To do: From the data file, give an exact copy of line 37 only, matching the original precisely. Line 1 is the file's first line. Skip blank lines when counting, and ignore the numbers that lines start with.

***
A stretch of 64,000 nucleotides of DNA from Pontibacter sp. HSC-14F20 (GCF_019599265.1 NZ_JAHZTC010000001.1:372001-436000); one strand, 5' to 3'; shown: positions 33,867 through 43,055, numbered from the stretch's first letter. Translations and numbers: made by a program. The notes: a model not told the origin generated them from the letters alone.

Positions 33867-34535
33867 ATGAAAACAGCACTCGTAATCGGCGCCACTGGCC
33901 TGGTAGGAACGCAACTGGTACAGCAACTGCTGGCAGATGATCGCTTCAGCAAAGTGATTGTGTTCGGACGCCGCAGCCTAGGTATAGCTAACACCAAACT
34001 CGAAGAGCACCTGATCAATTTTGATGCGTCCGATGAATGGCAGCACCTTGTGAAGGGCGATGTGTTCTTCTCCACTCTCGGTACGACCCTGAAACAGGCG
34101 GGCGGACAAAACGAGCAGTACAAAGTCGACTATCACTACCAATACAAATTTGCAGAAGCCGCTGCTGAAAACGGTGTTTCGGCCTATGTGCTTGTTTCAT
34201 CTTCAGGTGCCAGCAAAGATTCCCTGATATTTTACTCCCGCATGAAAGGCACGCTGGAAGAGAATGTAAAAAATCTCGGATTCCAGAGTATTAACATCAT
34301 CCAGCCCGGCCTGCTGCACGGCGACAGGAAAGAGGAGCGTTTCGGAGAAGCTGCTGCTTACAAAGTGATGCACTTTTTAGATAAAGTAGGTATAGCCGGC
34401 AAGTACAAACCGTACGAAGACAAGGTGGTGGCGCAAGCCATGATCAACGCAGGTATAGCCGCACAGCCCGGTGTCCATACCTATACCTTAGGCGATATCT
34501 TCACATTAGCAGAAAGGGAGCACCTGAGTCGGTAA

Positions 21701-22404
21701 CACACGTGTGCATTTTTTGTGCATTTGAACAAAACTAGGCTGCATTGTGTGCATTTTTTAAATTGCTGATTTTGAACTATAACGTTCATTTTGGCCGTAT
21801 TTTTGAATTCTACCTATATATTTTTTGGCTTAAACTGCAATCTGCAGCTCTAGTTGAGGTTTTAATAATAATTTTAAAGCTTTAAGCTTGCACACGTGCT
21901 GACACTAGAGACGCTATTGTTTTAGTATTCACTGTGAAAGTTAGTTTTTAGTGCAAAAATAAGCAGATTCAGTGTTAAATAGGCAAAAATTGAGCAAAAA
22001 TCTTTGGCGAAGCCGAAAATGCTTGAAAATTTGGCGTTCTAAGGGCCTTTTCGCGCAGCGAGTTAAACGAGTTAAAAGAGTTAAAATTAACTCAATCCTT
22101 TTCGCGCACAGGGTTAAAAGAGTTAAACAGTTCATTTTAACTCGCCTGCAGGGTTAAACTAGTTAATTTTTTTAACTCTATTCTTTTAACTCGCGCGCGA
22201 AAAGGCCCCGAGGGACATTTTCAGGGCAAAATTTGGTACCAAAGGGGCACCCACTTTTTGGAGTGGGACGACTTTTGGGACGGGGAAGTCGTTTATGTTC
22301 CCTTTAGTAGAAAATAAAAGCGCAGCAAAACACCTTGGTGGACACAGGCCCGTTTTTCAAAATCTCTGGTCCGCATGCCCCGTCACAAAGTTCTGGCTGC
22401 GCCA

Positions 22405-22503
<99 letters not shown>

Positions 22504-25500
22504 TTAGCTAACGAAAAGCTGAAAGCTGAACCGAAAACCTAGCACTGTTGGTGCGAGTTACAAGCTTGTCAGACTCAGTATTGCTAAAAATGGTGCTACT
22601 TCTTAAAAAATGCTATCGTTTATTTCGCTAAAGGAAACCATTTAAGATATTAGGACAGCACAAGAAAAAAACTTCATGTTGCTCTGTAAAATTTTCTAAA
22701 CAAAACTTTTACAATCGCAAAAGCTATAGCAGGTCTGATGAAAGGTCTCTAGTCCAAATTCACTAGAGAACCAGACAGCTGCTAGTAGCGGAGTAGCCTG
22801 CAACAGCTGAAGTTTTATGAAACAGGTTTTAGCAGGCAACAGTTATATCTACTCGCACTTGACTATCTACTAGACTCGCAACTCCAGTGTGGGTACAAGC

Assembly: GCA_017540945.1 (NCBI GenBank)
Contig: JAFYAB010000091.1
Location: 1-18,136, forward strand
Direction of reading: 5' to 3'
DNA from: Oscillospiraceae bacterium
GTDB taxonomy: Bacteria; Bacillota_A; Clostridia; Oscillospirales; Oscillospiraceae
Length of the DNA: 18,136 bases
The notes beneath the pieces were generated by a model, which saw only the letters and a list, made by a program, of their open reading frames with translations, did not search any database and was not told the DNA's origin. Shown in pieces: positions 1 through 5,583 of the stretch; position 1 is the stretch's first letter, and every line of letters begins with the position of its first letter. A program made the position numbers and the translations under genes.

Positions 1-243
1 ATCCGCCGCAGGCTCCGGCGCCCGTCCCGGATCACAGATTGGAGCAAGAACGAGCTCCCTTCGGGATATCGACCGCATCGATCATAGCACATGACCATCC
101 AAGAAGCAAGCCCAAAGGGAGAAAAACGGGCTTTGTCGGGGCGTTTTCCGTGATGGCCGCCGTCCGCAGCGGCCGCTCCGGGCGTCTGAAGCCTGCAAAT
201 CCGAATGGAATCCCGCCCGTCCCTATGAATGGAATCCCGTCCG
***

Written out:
101 AAGAAGCAAGCCCAAAGGGAGAAAAACGGGCTTTGTCGGGGCGTTTTCCGTGATGGCCGCCGTCCGCAGCGGCCGCTCCGGGCGTCTGAAGCCTGCAAAT